This is also a big joke on the institutions of law and justice in our country. Suresh Kalmadi was granted permission to attend the 2012 London Olympics by the Delhi High Court. According to media reports, the Special CBI judge had agreed to grant his plea of letting him visit London, while depositing a bond of Rs 10 lakhs and a surety of the same amount.
Alas! How can a sacked CWG Organising Committee chairman be permitted to attend the London Olympics? Although charges framed on Kalmadi have not yet been proved, still, there is no smoke without fire…What will be India’s impression in the rest of the world?
Is Kalmadi being given a safety belt by someone as a way out of the filthy situation he has put himself in? Are the people who had minted their pockets hot on the job of pulling him out before he sucks everyone into the mud?
Has the Indian government even thought once how laughable we are going to turn? India is sending a person to London Olympics who has been convicted of gross corruption and has just spent nine months in the Tihar Jail and who is out on bail (in relation to the Commonwealth fiasco)! Isn’t there anyone else in this huge nation who could go and represent India at the London Games?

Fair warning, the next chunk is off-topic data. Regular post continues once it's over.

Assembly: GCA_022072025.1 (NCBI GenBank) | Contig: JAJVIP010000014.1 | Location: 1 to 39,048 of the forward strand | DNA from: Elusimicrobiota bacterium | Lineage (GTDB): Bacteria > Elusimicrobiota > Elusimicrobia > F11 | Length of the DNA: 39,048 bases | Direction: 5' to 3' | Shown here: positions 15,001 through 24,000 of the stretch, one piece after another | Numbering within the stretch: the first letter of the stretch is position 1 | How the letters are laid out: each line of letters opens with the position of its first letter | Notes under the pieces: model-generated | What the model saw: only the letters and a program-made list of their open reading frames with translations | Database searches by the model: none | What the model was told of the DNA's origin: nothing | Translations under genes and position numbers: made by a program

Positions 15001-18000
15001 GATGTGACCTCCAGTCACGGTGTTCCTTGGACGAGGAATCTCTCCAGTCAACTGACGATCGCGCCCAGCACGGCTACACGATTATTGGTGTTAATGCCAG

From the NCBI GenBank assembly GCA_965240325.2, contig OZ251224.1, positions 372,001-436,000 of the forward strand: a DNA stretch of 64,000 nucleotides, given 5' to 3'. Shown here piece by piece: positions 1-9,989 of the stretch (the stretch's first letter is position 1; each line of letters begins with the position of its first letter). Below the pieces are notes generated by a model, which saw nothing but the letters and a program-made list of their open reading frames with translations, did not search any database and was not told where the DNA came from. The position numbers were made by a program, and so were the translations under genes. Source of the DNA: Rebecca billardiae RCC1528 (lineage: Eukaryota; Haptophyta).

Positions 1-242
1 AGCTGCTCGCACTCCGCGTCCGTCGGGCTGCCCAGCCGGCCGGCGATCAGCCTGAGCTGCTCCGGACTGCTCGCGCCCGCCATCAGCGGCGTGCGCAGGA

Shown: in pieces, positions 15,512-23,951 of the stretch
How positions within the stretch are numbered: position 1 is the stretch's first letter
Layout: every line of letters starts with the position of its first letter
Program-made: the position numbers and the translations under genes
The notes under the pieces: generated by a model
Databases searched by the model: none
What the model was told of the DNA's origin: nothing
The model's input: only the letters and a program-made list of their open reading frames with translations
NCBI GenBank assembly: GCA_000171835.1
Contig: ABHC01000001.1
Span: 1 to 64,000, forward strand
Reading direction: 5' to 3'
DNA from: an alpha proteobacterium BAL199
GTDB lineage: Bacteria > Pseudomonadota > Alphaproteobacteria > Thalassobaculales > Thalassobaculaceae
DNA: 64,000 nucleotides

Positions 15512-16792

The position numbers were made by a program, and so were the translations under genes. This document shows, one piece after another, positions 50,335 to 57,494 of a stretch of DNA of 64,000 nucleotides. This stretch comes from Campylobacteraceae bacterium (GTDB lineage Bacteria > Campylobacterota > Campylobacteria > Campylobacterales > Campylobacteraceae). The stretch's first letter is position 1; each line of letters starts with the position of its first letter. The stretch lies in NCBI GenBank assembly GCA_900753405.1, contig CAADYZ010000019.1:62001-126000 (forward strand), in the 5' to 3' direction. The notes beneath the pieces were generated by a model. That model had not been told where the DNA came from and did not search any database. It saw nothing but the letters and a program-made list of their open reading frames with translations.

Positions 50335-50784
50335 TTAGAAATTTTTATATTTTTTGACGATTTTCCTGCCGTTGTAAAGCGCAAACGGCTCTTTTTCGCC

Though Kalmadi has refuted all the allegations and has staunchly said that he is clean and that the Sports Ministry has been trying to vilify him and his image, the statistics of CWG 2010 seem to suggest a completely different set of picture.
Very innocently he had even said “No charge has been proven against me; how can I be called corrupt?”